The Value of Multi-Typeface Design

Bethany Heck
20 min readMay 2, 2016

It has come to my attention that one of the more noticeable traits in my design work is my willingness to use what is perceived to be an excessive number of typefaces. I’ve seen countless articles written on typeface pairing and systems, and nearly all of them push towards using fewer families in any given design. I’ve seen similar comments made towards my own work, implying that they are pleasing despite the number of typefaces they use.

“I love this site because it’s not afraid to break one of the first rules of setting type — don’t use too many different fonts. Four typefaces are used, two sans-serifs and two serifs — Galaxie Copernicus, Interstate, Harriet and Nimbus Sans. The key to getting away with this is consistency and Bethany Heck’s site is relentlessly consistent in using each typeface for a specific purpose.”

— Jeremiah Shoaf, Typewolf

I took this as a challenge. Thank you Jeremiah!

I want to present a counter argument and speak to the value of eclectic type systems, and how you can structure your projects in ways that will allow you to use more typefaces together effectively.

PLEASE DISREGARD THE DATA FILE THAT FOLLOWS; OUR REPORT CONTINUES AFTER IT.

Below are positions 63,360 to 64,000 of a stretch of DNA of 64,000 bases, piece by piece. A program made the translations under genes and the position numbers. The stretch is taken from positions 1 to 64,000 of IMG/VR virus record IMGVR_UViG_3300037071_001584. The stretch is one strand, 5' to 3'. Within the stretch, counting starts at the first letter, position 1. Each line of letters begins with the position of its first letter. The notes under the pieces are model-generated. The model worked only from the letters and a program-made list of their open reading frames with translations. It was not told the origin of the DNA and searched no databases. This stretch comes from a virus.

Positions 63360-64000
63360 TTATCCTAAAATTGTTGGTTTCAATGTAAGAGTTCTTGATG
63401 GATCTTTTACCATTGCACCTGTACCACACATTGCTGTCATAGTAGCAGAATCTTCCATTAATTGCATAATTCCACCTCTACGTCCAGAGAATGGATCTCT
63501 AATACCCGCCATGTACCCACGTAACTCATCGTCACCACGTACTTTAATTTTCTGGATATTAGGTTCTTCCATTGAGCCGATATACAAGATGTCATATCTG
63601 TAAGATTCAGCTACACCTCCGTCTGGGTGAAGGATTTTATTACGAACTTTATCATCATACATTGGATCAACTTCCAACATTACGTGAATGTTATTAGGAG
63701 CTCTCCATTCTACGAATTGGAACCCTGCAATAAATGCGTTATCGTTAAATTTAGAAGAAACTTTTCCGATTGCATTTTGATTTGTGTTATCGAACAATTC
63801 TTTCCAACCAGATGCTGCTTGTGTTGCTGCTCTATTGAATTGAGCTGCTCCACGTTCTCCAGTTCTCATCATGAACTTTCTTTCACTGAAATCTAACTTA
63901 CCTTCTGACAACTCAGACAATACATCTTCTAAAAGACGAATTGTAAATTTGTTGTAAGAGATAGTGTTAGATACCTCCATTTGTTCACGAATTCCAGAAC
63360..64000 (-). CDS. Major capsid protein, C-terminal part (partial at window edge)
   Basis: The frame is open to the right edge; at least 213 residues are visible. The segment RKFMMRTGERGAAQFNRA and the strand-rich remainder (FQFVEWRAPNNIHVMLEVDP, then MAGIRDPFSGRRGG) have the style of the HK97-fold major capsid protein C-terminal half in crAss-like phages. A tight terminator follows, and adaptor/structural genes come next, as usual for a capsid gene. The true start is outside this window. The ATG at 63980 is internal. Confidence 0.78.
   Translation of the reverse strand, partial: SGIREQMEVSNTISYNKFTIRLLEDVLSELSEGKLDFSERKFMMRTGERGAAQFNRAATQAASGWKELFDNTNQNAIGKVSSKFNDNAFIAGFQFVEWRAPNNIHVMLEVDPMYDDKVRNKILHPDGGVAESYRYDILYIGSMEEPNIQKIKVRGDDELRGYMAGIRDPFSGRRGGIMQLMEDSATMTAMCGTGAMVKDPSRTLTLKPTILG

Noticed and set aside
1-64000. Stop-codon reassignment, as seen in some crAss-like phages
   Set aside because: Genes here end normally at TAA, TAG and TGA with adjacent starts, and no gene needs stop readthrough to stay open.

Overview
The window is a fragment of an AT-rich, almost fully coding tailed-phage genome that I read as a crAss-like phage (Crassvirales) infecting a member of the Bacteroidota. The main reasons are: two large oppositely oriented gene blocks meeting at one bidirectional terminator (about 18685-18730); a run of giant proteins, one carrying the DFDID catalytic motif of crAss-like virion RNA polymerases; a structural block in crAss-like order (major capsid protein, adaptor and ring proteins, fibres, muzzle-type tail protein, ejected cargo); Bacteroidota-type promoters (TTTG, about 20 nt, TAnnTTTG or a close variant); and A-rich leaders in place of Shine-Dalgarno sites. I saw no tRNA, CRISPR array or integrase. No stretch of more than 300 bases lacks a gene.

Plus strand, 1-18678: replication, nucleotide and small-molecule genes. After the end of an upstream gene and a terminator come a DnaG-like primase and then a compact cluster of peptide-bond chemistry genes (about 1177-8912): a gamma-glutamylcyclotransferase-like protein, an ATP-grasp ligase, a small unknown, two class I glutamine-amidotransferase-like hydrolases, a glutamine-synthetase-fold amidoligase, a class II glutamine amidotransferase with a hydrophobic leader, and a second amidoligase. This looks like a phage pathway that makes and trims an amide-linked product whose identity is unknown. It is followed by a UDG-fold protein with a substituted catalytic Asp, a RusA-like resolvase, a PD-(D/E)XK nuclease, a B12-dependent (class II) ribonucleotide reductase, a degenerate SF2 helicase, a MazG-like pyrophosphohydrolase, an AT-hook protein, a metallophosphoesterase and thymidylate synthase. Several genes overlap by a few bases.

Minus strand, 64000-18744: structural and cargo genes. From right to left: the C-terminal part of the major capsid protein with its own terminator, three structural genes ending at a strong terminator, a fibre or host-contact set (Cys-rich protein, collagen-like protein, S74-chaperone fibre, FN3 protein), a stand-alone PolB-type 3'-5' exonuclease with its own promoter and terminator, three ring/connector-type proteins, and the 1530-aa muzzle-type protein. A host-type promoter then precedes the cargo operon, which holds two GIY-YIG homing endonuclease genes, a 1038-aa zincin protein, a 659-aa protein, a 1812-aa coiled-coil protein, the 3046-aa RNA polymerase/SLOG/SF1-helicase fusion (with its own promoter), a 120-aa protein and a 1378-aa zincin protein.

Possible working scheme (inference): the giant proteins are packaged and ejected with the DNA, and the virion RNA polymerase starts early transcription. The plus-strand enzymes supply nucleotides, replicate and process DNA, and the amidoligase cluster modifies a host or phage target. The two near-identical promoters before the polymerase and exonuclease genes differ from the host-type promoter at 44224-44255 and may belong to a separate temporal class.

My love for combining typefaces stems from an adoration of turn of the century broadside design.

So why do we have rules about the number of typefaces we should use?

We can all point to questionable designs that use an excessive number of typefaces. You can sense when a designer is trying to compensate for a deficiency by throwing more typefaces into a piece. Like the waitresses at Hooters are distracting you from the fact that you’re eating mediocre wings, and the bedazzling on those Buckle jeans is obscuring your sagging rear end. This is where designs starts to feel busy, confusing or muddied, and where the act of using multiple typefaces gets its poor reputation. You can’t throw more ingredients on top of a dull dish and expect it will taste better.

*insert Helvetica joke here*

The intention behind giving guidelines on the number of typefaces we use is a good-hearted…

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